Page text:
Date of Award
Ed.D. in Education
Neal H. Hutchens
University of Mississippi
At a four-year university in the Memphis-metropolitan region of the United States, students who transfer do so with the likelihood of spending more time and money completing a baccalaureate degree than non-transfer students. This is what research scholar Kevin Dougherty (1992) entitled the Baccalaureate Attainment Gap or the transfer gap. In this companion dissertation, using a multi-method approach, we use the quantitative data of transfer student graduation and retention rates along with qualitative data from interviews conducted with administrative staff about transfer student success. We consider these selected outcomes and administrative staff interviews to be institutional factors that help shape the transfer gap. Framed using the student departure theory, enactment theory, and critical race theory, we contend that these institutional factors affect transfer student success. The overall summary of data confirms that the 4-year graduation rates examined in this Dissertation in Practice indicate that transfer students are graduating on average at a higher percentage of 64.4% on MSU regional campuses. There are fewer transfer student resources on the regional campuses than the Mid-South Central campus that graduates on average of 60.0 % transfer students. Regional campuses are showing the highest 4-year graduation rate of 70.5% during cohort 2014. MSU central and regional campuses 4-year graduation rates are elevated to 64.0% when averages are combined. The results of this study are useful to students, parents, faculty, and other higher education practitioners.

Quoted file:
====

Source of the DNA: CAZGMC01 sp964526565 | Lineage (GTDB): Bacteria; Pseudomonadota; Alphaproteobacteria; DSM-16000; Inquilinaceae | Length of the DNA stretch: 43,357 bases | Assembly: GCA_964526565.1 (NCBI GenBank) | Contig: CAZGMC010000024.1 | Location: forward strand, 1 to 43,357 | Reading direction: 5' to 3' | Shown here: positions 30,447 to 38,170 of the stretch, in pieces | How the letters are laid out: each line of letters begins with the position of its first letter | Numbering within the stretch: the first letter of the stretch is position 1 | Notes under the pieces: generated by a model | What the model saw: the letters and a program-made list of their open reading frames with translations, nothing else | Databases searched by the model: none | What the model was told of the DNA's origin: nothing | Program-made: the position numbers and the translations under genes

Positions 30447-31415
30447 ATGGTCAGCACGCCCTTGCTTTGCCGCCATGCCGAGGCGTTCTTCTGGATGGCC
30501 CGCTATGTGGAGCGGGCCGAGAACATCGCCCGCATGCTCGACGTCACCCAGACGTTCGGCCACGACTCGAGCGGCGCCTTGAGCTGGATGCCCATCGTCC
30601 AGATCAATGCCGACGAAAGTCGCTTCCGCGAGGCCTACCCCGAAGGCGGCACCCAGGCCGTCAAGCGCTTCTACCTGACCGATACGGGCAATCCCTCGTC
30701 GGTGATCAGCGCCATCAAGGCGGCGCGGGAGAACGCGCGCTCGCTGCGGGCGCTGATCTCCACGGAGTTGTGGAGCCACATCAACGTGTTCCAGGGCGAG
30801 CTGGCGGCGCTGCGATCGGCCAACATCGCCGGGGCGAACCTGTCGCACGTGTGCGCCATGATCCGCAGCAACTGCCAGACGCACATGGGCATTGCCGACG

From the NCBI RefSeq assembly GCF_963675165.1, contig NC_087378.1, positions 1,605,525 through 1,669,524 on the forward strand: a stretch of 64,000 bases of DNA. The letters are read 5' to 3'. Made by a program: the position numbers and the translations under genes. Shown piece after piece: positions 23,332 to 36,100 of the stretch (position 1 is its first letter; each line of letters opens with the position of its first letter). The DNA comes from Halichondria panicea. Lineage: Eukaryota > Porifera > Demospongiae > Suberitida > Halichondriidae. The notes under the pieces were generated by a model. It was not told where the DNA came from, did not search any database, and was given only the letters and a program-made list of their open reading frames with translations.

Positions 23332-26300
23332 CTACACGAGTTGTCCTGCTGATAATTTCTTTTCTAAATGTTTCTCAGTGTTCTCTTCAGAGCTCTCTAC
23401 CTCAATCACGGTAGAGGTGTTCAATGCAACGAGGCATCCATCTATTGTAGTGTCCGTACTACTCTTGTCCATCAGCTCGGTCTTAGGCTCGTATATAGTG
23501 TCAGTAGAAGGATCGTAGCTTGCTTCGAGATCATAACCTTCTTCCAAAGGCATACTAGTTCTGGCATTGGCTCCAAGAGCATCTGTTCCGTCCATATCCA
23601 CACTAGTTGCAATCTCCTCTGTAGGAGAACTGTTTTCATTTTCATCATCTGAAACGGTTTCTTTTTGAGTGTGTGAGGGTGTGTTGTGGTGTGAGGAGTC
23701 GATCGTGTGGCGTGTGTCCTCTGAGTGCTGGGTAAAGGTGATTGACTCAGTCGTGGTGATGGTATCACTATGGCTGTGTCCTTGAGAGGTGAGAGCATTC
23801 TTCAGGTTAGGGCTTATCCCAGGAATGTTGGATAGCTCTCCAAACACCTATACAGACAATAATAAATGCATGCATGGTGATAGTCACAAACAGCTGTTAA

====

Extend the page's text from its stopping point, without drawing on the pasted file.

Moore, Elizabeth, "Institutional Factors That Affect Transfer Student Success At A University In The Mid-South Region Of The U.S." (2019). Electronic Theses and Dissertations. 1934.
Available for download on Wednesday, August 31, 2022